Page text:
Only actual instances of variables or derived types may have the
TARGET attribute. So, the allocatable in the second type definition cannot be a target as this is just a description of what the type should look like, a template if you like.
However, you can give a real instance of the type the
TARGET attribute and then point to any of it's component parts with appropriately declared Fortran pointers.
Editted: An alternative, and probably more what you're after, is to give the vector array in the type the
POINTER attribute only, which implicitly makes it both legitimate pointee and may be used to allocate memory. You just have to make sure that you don't reassign the pointer (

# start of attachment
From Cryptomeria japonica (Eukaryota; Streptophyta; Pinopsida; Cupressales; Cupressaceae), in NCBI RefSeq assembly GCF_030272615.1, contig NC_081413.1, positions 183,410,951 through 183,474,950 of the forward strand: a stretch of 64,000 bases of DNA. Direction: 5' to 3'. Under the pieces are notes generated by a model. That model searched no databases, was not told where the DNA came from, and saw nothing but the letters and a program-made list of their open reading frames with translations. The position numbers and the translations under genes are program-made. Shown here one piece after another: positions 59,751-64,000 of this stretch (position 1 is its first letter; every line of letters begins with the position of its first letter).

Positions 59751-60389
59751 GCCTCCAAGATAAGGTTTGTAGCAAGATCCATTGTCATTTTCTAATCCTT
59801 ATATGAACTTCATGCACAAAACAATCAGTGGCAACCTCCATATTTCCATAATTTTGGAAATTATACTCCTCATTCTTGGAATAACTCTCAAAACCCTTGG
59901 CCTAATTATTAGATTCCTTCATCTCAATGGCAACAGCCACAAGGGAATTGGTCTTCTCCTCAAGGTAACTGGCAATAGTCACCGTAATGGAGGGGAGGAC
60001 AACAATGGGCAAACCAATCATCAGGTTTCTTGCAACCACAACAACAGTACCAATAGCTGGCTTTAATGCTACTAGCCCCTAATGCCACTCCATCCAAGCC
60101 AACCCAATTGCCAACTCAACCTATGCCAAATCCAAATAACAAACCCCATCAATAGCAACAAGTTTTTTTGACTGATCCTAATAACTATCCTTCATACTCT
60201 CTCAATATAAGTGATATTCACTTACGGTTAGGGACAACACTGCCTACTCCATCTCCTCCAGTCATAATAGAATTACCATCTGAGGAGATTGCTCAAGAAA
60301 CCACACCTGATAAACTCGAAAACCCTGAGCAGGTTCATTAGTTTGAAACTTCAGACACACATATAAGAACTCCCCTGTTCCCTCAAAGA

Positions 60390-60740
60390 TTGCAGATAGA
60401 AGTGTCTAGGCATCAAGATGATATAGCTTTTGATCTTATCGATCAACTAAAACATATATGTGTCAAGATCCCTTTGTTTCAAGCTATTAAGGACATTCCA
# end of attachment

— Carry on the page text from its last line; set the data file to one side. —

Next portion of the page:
v in example below) after you've used it to allocate the memory, because then you'll have a leak.
INTEGER :: x = 2, y = 3
END TYPE vec
TYPE(vec),POINTER :: v(:)
END TYPE foo
TYPE(foo) :: z
TYPE(vec),DIMENSION(:),POINTER :: p2 => NULL()
p2 => z%v(:)
END PROGRAM so_pointtype